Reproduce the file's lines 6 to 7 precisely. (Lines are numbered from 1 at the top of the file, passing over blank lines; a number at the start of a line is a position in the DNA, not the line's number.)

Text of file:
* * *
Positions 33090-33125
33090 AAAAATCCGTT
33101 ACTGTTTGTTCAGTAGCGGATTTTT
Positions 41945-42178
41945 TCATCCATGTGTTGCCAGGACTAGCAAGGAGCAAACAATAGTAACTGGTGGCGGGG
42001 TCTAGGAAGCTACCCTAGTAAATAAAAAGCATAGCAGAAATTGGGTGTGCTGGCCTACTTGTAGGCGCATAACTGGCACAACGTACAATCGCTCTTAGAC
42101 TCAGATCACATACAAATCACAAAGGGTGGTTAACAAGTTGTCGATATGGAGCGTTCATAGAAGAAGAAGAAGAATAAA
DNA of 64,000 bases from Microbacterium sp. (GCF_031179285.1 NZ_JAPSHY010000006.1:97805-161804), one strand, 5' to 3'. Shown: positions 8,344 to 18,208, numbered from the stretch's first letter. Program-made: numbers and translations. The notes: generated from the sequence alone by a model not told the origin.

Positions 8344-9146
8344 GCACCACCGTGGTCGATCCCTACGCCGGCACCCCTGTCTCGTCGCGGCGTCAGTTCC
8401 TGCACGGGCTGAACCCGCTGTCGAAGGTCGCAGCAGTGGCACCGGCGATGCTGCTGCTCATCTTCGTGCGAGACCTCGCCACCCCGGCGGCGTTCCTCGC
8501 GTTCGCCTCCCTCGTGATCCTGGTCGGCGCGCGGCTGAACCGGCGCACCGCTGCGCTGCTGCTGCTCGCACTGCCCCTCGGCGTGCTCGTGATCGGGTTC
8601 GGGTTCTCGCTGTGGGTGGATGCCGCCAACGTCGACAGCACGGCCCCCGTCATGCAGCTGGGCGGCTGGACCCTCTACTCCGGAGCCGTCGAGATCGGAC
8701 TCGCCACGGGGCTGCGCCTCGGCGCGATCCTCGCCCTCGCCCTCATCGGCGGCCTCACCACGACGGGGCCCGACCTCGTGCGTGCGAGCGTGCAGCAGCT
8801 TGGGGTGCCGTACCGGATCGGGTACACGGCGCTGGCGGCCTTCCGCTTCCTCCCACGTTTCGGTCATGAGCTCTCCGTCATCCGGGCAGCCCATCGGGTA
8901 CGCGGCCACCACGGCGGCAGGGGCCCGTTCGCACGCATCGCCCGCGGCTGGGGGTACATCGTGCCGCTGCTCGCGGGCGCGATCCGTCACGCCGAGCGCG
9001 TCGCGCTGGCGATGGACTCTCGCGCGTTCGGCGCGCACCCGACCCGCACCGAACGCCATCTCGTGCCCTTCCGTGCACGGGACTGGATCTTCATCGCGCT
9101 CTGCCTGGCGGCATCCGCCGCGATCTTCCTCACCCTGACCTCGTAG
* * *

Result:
42001 TCTAGGAAGCTACCCTAGTAAATAAAAAGCATAGCAGAAATTGGGTGTGCTGGCCTACTTGTAGGCGCATAACTGGCACAACGTACAATCGCTCTTAGAC
42101 TCAGATCACATACAAATCACAAAGGGTGGTTAACAAGTTGTCGATATGGAGCGTTCATAGAAGAAGAAGAAGAATAAA